Literature search for ABPA rates

A literature search on published data on ABPA and Aspergillus colonisation frequency in CF was done using Medline, Embase, Scopus, Ovid and Google scholar in July 2013. Searches for the prevalence of ABPA in CF in different countries were also conducted. The quality of the study for epidemiologic purposes was evaluated by assessing the diagnostic criteria for ABPA and Aspergillus sensitisation, and separately for Aspergillus colonisation. In addition particular attention was paid to the denominator. Only papers that met the 2003 ABPA in CF consensus criteria [7] and provided appropriate denominators were included.

Annual data reports

We accessed the most recent annual reports published from those countries with National CF registries. Only reports that presented the number of CF patients stratified by age were used. Some of these reports also included the number of patients who had been diagnosed with ABPA, however very few stratified this finding by age.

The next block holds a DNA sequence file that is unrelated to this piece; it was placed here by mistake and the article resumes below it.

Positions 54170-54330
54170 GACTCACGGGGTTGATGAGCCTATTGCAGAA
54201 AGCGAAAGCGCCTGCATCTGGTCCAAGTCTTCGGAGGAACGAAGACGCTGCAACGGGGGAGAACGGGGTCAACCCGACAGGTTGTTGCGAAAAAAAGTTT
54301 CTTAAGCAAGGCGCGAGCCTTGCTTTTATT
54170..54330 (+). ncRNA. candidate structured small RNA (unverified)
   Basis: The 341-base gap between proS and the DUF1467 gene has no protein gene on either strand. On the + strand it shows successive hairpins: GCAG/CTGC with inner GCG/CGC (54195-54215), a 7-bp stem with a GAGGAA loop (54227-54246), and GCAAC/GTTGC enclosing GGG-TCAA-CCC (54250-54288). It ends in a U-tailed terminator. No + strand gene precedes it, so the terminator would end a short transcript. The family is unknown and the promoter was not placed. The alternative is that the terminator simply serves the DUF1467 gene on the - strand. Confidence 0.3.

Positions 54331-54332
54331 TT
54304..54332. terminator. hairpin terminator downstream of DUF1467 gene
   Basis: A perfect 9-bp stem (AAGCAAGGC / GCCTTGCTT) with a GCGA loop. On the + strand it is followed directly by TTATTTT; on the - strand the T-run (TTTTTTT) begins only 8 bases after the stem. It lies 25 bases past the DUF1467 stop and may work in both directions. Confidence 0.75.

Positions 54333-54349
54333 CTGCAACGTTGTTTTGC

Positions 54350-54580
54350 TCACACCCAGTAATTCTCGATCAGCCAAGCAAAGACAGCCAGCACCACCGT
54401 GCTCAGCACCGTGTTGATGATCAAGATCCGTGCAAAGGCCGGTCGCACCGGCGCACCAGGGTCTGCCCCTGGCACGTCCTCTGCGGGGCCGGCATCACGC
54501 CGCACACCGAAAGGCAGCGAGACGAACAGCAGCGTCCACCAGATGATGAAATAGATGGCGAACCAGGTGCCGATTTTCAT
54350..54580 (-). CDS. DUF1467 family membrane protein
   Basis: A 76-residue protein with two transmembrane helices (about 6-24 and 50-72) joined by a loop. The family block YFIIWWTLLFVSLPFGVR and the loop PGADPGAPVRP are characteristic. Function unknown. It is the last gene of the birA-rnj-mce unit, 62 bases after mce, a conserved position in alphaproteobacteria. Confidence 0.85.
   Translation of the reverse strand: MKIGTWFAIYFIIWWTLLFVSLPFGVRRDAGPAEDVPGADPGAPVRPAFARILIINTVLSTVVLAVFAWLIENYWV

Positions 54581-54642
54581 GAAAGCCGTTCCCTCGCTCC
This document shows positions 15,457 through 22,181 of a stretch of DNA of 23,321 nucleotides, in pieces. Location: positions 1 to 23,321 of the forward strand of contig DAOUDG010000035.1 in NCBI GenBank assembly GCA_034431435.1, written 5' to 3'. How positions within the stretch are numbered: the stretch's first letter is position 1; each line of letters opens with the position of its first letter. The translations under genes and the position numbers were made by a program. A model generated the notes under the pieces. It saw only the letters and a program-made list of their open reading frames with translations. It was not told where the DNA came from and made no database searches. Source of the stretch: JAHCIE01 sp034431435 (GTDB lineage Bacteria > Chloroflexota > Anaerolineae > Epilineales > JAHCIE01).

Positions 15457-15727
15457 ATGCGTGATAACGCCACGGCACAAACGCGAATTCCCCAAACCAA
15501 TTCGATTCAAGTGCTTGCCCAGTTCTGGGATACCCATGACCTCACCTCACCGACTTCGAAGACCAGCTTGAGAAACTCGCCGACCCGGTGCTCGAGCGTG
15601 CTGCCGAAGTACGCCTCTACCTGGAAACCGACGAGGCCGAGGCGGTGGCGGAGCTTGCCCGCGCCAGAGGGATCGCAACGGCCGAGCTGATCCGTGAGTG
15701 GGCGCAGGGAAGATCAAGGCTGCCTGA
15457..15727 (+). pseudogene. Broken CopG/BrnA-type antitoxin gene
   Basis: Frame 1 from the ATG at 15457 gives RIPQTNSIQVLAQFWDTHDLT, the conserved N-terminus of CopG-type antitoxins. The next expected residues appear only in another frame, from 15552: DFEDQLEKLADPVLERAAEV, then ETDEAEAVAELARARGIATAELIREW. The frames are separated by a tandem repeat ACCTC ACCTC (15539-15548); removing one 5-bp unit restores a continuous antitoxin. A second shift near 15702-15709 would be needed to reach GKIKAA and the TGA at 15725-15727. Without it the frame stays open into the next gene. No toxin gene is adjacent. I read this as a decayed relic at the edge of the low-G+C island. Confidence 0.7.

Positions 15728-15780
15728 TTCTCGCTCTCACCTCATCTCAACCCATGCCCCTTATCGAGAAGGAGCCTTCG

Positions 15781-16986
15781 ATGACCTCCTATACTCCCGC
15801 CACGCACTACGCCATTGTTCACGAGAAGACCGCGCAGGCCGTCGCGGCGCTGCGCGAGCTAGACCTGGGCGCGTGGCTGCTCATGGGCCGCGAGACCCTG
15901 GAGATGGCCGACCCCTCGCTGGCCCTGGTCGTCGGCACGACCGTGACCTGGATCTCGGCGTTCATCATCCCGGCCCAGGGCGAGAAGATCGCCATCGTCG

We gained information regarding the number of individuals with CF from 2011 annual data reports for the UK [9], US [20], France [21], Germany [11], Canada [22], Australia [23], Ireland [10], the Netherlands [12] and New Zealand [24]. In addition 2010 annual data reports from Brazil [25] and Belgium [26] were also used. The locally diagnosed figures for ABPA are shown to provide a comparison with our estimates to indicate the possibility of underdiagnoses.

Registry data